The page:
Cellular processes underlying glaucoma identified using stem cells
Stepwise differentiation of retinal ganglion cells from human pluripotent stem cells enables analysis of disease processes and raises potential for treatment strategies.
Glaucoma, a relatively common condition which affects retinal ganglion cells (RGCs), can lead to optic nerve damage and vision loss if left untreated. Optic nerve injuries can also be caused by collisions in contact sports or combat injuries in soldiers. A new study conducted by researchers from Indiana University–Purdue University Indianapolis (IN, USA) has given hope for a potential treatment for these conditions through the use of stem cells.
In the study, researchers led by Jason Meyer (Indiana University–Purdue University Indianapolis) took skin cells biopsied from volunteers with an inherited form of glaucoma as well as from control volunteers without the disease. These cells were genetically reprogrammed to become pluripotent stem cells, which subsequently underwent directed stepwise differentiation to become RGCs, causing the cells to develop RGC-specific features that were observed to be different between glaucoma and control volunteers.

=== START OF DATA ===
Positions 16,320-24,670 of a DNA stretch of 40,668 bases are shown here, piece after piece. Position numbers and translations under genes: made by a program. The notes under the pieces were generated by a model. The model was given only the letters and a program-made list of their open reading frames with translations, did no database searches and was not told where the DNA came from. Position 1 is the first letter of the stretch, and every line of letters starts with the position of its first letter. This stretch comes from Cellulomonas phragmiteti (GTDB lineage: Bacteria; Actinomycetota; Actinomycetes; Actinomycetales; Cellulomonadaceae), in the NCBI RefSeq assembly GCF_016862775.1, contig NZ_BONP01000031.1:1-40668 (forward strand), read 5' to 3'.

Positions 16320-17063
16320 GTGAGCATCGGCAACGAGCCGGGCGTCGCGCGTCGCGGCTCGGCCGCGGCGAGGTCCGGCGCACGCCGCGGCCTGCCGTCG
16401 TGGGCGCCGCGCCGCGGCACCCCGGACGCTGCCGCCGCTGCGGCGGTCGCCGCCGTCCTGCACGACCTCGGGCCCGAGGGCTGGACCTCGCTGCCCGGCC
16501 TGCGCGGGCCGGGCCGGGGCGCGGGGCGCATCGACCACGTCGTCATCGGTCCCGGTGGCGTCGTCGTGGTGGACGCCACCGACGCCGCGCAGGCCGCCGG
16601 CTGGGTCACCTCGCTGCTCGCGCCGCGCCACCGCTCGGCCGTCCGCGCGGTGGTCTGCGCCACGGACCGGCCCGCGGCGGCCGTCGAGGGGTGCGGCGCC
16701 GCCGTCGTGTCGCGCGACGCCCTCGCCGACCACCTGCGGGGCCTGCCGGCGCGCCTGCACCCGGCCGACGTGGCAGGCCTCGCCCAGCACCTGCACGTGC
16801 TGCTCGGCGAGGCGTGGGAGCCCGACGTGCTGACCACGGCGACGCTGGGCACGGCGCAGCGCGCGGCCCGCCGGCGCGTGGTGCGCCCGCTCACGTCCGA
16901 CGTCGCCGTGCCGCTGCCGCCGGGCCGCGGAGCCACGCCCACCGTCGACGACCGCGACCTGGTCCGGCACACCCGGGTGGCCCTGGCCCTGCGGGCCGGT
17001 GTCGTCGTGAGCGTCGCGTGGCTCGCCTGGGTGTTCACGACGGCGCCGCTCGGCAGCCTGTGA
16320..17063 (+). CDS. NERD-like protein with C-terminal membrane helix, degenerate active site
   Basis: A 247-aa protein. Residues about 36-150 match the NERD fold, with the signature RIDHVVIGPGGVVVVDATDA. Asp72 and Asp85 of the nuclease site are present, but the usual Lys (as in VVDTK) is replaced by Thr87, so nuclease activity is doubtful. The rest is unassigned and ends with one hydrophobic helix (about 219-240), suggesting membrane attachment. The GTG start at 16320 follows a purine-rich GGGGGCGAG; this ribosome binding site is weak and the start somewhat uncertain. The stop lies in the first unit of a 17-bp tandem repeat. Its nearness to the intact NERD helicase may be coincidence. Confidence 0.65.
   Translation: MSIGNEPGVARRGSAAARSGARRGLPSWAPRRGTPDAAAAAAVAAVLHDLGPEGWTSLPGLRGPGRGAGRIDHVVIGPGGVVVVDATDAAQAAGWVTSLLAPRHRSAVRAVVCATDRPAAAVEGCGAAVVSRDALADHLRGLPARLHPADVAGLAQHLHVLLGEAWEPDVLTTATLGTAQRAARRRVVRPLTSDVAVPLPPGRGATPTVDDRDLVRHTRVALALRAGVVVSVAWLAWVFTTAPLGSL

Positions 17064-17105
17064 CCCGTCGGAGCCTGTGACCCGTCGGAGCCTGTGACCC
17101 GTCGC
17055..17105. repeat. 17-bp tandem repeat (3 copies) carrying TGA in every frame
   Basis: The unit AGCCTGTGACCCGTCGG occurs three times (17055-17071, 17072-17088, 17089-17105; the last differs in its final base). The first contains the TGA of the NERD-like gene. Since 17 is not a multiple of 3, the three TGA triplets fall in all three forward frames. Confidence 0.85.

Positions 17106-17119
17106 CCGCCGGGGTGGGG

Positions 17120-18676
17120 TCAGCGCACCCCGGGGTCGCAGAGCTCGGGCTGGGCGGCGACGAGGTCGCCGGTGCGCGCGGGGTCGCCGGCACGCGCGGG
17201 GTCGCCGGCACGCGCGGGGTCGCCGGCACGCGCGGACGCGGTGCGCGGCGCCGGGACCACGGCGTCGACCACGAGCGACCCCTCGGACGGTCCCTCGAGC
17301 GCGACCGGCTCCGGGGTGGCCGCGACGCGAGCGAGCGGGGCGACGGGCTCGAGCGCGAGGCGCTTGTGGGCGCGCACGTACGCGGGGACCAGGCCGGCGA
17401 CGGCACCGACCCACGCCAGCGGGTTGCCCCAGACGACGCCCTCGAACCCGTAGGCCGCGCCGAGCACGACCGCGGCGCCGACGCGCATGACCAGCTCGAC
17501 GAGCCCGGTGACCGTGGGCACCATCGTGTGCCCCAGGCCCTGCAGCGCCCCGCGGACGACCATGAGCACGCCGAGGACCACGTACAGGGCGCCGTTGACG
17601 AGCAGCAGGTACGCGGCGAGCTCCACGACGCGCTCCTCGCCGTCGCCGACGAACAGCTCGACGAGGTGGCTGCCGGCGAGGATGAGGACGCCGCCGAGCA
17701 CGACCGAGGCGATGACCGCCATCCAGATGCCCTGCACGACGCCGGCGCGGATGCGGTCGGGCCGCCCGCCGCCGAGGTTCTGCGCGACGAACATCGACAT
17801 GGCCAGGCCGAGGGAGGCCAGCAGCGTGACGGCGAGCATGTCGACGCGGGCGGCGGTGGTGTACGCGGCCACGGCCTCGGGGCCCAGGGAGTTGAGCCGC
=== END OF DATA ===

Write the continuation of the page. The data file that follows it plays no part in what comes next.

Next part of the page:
"Skin cells from individuals with glaucoma are no different from skin cells of those without glaucoma," explained Meyer. "However, when we turned glaucoma patients' skin cells into stem cells and then into RGCs, the cells became unhealthy and started dying off at a much faster rate than those of healthy individuals. Now that we have produced cells that develop features of glaucoma in culture dishes, we want to see if compounds we add to these RGCs can slow down the degeneration process or prevent these cells from dying off. We already have found candidates that look promising and are studying them.
Highlighting the groups’ vision for the future of their work, Meyer stated: “In the more distant future, we may be able to use healthy patient cells as substitute cells as we learn how to replace cells lost to the disease. It's a significant challenge, but it's the ultimate – and, we think, not unrealistic – long-range goal”.
– Written by Hannah Wilson
Source: Indiana University–Purdue University Indianapolis news release: http://news.iupui.edu/releases/2016/03/stem-cells-cellular-processes-glaucoma.shtml